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Gender in Traditional Music Revivals on the Island of Rhodes, Greece Open Access


Other title
Greek traditional music
gender in Greece
Greek music revivals
Type of item
Degree grantor
University of Alberta
Author or creator
Sokil, Allison
Supervisor and department
Frishkopf, Michael (Department of Music)
Examining committee member and department
Reyns, Chris (Modern Languages and Cultural Studies)
Frishkopf, Michael (Department of Music)
Pylypiuk, Natalia (Modern Languages and Cultural Studies)
Department of Music

Date accepted
Graduation date
Master of Arts
Degree level
Traditional music revivals on the island of Rhodes, Greece, are accepted as a socially condoned space for women to expand on and contest traditional gender models locally. In examining the distinct ways in which two, professional, female singers, Xristína Kóza and Matína Mástora, engage with preservation, education, and performance roles, I argue that women have gained an increasing centrality in the transmission of traditional music locally, nationally, and internationally. By exploring the relationship between gender and traditional music in the context of Rhodes’ tumultuous history, the current economic and sociopolitical crisis, and in relation to the long-term impacts of modernity, I aim to illuminate how women have become leading figures in revival movements and how this has encouraged the recontextualization and decontextualization of traditional music practices to ensure the longevity of these vibrant traditions (Hill and Bithell 2014). In an effort to address the current gap in ethnomusicological literature that has yet to explore the rich musical traditions from the island of Rhodes and the complex relationship between gender and expressions of these distinct music traditions locally, this thesis attempts to illuminate the intersections of power, prestige, and gender through the tripartite framework of women’s roles in Rhodian, traditional music revivals.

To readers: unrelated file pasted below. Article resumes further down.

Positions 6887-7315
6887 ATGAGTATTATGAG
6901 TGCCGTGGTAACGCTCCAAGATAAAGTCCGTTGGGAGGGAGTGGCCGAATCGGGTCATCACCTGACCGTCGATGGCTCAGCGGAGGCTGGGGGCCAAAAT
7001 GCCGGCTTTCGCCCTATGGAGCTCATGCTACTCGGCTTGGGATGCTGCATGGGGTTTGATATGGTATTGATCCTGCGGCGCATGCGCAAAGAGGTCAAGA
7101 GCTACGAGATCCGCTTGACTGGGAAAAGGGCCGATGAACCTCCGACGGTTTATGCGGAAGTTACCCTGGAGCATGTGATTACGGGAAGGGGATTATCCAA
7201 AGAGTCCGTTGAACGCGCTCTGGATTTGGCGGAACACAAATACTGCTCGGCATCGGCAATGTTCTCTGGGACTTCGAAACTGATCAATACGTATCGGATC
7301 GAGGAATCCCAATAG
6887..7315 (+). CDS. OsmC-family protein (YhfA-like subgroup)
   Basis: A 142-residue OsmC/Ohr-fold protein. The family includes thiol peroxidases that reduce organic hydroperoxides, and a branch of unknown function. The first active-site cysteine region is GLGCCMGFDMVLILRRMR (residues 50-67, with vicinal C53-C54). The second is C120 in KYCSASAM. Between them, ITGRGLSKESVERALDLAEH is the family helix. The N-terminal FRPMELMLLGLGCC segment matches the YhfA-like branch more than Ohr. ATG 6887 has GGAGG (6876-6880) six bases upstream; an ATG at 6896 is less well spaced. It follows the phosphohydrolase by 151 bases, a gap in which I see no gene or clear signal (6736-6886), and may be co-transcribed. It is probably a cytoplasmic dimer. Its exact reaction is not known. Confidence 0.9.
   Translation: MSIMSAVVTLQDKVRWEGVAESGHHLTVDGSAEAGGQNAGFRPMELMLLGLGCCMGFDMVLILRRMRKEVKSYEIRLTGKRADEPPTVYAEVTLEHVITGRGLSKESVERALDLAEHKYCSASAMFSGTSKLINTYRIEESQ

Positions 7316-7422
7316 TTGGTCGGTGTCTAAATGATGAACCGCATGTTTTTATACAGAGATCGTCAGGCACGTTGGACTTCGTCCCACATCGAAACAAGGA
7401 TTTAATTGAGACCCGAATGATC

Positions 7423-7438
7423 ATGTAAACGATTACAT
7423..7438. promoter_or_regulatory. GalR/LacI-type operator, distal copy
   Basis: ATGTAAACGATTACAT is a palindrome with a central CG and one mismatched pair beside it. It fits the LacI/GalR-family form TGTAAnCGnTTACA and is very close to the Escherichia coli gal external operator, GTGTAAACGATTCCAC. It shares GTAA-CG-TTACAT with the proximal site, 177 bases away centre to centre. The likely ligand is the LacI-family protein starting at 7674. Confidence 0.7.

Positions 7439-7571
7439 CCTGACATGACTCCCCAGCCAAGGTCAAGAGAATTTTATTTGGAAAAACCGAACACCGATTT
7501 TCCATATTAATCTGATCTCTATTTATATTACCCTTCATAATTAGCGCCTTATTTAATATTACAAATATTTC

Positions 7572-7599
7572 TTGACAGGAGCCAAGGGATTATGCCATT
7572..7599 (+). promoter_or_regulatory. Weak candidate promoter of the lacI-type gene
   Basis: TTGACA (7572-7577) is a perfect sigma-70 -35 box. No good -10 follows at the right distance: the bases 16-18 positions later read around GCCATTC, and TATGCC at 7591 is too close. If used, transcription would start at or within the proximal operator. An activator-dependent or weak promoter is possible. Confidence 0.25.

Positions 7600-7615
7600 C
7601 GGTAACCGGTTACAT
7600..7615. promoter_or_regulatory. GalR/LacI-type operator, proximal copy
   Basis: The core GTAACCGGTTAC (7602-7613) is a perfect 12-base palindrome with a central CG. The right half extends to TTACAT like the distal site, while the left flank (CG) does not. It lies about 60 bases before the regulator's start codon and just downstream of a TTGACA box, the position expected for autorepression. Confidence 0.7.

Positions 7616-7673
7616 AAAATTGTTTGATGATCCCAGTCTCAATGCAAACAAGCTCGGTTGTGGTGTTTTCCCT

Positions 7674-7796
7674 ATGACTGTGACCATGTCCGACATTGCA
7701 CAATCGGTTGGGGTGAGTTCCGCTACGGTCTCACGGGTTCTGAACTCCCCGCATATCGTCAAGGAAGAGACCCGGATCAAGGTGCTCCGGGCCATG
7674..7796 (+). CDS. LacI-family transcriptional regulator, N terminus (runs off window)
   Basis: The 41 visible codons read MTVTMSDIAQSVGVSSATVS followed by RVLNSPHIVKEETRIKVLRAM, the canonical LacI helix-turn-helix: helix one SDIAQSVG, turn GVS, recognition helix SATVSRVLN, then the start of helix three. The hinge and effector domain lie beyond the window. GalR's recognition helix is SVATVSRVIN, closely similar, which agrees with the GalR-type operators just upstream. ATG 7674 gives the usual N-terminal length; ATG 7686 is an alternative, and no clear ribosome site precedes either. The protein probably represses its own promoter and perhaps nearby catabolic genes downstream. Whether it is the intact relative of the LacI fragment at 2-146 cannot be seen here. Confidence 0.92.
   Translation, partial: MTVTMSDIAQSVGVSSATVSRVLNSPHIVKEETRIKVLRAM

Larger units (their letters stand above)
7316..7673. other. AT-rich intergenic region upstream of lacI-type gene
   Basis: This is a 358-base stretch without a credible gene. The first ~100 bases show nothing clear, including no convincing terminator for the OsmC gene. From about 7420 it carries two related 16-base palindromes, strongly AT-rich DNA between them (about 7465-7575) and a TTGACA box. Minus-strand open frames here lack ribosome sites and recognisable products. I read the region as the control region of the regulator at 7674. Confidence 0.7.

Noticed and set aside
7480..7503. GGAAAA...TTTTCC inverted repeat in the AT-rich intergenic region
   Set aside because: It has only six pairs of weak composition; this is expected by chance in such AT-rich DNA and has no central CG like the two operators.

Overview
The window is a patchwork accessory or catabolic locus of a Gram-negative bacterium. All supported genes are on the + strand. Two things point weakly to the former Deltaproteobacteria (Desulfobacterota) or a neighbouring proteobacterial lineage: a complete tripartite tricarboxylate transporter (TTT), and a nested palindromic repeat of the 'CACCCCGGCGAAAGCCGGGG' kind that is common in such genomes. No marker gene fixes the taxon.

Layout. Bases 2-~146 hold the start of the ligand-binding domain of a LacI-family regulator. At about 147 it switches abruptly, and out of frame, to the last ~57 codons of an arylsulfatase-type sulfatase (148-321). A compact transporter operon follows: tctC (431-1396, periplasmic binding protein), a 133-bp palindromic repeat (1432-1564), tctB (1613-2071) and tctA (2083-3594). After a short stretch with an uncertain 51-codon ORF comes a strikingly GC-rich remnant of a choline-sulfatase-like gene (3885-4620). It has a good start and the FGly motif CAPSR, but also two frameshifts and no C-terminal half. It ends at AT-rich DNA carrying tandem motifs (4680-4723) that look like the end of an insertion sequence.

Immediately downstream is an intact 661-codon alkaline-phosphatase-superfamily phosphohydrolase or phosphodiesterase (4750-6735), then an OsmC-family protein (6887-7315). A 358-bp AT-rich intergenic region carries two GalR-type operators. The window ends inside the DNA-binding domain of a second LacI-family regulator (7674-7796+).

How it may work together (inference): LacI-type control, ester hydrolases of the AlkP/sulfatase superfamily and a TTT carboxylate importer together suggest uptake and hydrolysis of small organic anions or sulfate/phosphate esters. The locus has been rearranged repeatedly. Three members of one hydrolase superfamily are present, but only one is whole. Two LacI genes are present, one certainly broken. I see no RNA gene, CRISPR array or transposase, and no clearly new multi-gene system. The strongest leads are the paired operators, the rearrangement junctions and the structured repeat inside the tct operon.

Permission is hereby granted to the University of Alberta Libraries to reproduce single copies of this thesis and to lend or sell such copies for private, scholarly or scientific research purposes only. The author reserves all other publication and other rights in association with the copyright in the thesis and, except as herein before provided, neither the thesis nor any substantial portion thereof may be printed or otherwise reproduced in any material form whatsoever without the author's prior written permission.
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